Collecting and processing remote sensing data over millions of square kilometres of ocean to enable the protection of large scale marine protected areas is an impossible task for humans to undertake alone. With support from cloud computing artificial intelligence and machine learning algorithms, OceanMind can collate large amounts of data to accurately detect activities that might require further investigation by enforcement authorities within a matter of hours.

Investigation of suspected activity cannot happen without the support of expert analysts who have been trained to look for the patterns identified by the machine learning algorithms and produce risk assessments to help the authorities focus their efforts and resources.

Many of the UK Overseas Territories that are responsible for protecting the UK Blue Belt may only have a single patrol vessel available to them to carry out enforcement across these large protected areas. OceanMind’s expert analysts can both help to identify the biggest risks in terms of vessel activity and efficiently direct patrol assets, as well as continuing to monitor ongoing activity by other vessels across the marine protected area while the patrol vessel is investigating.

The OceanMind solution makes the invisible, visible, and the unknown, known.

To ensure that the systems in place are effective and sustainable for the long-term protection of marine protected areas, capacity development and training are an integral part of the support that is needed to ensure effective enforcement and compliance with marine protection regulations.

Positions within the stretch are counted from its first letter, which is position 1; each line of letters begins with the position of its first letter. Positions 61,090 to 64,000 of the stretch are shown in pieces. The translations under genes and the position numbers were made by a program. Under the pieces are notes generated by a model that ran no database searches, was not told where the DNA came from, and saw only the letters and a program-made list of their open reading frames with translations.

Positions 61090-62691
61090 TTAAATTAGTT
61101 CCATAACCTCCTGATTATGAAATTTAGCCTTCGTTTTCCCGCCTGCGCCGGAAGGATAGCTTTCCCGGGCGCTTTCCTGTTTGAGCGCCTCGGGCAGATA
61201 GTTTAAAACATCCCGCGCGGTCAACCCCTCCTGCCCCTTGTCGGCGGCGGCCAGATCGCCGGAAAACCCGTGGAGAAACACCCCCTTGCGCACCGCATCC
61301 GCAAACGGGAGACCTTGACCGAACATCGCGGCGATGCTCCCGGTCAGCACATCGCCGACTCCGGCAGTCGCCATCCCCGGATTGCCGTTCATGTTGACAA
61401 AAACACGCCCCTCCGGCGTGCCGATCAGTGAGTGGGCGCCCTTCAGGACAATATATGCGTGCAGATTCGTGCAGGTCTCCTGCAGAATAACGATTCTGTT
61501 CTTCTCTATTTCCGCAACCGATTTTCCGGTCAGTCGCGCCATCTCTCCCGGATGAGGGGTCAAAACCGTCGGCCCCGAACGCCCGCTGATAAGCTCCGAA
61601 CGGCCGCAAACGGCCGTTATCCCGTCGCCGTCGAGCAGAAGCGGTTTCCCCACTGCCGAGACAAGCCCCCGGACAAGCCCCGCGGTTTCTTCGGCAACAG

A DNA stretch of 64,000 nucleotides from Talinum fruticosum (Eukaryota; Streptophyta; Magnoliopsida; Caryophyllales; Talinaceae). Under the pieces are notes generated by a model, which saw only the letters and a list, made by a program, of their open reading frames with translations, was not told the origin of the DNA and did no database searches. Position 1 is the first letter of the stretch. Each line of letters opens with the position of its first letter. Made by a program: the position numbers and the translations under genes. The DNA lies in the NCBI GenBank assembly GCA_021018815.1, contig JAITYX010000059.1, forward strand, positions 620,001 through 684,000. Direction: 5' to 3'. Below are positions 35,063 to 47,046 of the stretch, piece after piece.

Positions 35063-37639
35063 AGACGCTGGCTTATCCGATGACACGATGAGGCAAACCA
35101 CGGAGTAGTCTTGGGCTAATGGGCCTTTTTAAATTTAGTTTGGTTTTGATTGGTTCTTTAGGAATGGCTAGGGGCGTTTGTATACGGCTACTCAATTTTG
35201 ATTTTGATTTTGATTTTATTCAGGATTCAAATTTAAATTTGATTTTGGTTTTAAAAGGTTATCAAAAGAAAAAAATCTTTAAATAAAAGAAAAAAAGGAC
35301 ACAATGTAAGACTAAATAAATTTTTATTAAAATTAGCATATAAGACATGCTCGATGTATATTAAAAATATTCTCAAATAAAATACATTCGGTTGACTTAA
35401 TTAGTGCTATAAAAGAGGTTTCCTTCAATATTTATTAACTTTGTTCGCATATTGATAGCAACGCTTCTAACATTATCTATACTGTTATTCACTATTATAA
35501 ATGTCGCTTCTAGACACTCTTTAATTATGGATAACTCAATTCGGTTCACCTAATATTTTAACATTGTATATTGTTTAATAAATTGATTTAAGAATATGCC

It is vitally important that any system or analysis method adopted by enforcement authorities is tailored to meet the individual needs and requirements for protecting the identified area. Every marine protected area around the world has different rules regarding the management and protection of the habitat and species that reside or transit through that area.  This adds an additional layer of complexity that requires both expert and local knowledge to interpret and develop strategies for preventing potential IUU fishing or environmental pollution incidents.

Combining satellite-enabled technology with big data processing, expert analysis and capacity development is the key to enforcing the marine protection regulations that cover large scale protected areas and ensuring a healthy future for us all.

Clownfish in coral
A clownfish in coral. Photo credit: UK Blue Belt Programme

Over the past four years alone, OceanMind’s analysts have monitored over 460 million square kilometres of satellite radar imagery covering ocean across seven overseas territories as part of our work supporting the UK Blue Belt programme. We have provided more than 175 days of real-time support for patrol vessels, enabling targeted investigations of suspected illegal activity in marine protected areas. We have further supported the UK Government’s Marine Management Organisation in developing the skills and capacity required to analyse remote-sensing data and take action to protect our ocean.